Dude, you’re getting a private company.
Michael Dell and investment firm Silver Lake Partners have completed their $24.9 billion buyout of Dell Inc. after pushing for most of this year to take the computer maker private.
Shareholders will get $13.75 in cash for each common share and a special dividend of 13 cents a share for a total of $13.88, the company said in a statement today. Dell was trading lower than $9 before Bloomberg News reported in January that the CEO was seeking to turn the third-largest personal-computer maker into a private company.
CEO Dell and Silver Lake prevailed in a protracted takeover struggle against billionaire financier Carl Icahn and other investors who wanted more for their stakes. Dell is taking the company he founded in 1984 private to bolster its standing in the troubled PC market, where consumers are shunning laptops and desktops in favor of mobile devices, and expand in computer hardware and software for corporate-data centers.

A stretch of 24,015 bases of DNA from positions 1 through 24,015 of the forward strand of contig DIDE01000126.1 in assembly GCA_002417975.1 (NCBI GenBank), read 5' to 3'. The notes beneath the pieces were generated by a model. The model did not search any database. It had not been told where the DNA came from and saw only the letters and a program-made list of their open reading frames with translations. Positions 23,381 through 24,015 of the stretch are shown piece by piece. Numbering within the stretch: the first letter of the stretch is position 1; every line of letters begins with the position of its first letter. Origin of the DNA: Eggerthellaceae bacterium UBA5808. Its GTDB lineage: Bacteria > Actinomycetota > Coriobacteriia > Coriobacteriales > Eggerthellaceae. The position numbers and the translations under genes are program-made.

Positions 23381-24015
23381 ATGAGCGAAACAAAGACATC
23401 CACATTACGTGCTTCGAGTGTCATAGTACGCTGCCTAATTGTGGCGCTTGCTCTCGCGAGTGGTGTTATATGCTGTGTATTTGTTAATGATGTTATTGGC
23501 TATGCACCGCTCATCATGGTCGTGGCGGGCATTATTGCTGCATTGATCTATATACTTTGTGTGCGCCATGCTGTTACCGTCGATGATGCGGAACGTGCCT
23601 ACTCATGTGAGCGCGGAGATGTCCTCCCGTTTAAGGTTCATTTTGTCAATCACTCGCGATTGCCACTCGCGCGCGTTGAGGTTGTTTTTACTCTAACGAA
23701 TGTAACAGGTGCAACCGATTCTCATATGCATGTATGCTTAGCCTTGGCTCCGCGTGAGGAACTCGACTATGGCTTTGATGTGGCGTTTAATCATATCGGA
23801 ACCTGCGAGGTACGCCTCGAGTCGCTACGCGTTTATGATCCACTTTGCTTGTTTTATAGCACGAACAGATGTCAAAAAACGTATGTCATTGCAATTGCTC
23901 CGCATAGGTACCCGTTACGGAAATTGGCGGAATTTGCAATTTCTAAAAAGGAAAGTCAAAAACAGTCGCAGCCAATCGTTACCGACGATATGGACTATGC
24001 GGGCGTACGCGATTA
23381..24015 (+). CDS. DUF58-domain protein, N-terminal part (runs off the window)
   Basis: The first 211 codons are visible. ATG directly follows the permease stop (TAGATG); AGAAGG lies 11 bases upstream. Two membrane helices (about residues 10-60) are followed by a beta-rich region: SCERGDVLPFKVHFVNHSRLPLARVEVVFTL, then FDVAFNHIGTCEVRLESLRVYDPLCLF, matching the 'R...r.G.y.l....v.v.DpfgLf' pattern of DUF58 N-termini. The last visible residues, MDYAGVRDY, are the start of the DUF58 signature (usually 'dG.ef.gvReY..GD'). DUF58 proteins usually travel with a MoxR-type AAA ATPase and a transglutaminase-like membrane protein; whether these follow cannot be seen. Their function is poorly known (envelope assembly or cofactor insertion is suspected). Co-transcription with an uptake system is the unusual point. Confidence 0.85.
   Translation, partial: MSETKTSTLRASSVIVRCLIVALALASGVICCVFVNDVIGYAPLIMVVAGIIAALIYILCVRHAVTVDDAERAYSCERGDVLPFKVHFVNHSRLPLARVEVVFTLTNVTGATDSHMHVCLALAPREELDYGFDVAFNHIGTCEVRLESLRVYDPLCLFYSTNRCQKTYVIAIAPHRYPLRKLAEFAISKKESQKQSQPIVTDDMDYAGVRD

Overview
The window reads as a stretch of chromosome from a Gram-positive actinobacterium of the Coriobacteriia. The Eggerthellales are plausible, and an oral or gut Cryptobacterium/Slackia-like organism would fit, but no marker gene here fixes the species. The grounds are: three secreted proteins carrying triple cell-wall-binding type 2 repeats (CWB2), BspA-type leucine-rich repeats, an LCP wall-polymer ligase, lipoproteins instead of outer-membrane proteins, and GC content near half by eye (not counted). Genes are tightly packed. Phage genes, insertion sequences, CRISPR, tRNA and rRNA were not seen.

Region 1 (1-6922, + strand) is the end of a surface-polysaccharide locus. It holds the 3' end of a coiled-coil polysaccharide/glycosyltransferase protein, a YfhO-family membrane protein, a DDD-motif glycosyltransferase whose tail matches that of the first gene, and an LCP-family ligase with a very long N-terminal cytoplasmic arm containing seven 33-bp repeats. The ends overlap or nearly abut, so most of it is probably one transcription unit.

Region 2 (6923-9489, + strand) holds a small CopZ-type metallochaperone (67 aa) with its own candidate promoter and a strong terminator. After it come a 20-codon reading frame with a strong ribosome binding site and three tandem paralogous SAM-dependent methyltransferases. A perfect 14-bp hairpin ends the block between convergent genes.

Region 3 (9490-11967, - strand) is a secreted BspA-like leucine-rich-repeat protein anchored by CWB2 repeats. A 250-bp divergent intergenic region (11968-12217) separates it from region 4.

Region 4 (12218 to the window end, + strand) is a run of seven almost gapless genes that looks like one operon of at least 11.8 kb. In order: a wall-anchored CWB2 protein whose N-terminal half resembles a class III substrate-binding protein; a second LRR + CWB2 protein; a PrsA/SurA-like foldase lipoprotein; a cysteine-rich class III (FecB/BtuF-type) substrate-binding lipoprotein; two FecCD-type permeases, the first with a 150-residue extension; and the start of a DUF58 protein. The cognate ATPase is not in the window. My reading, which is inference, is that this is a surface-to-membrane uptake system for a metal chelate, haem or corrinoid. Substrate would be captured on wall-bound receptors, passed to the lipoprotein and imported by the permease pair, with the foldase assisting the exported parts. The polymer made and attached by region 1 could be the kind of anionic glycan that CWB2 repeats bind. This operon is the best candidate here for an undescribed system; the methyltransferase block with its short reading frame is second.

“Today, Dell enters an exciting new chapter as a private enterprise,” CEO Dell said in the statement. “Our 110,000 team members worldwide are 100 percent focused on our customers and aggressively executing our long-term strategy for their benefit.”
The computer company said Tuesday that its shares will stop trading at the end of the day, closing its quarter-century run as a public company.
Company founder Michael Dell hopes to turn around the struggling business as a private company away from the prying eyes of Wall Street.
Critics say the deal undervalued the company but the transaction was approved by Dell shareholders in September.
(The Associated Press and Bloomberg News contributed to this report).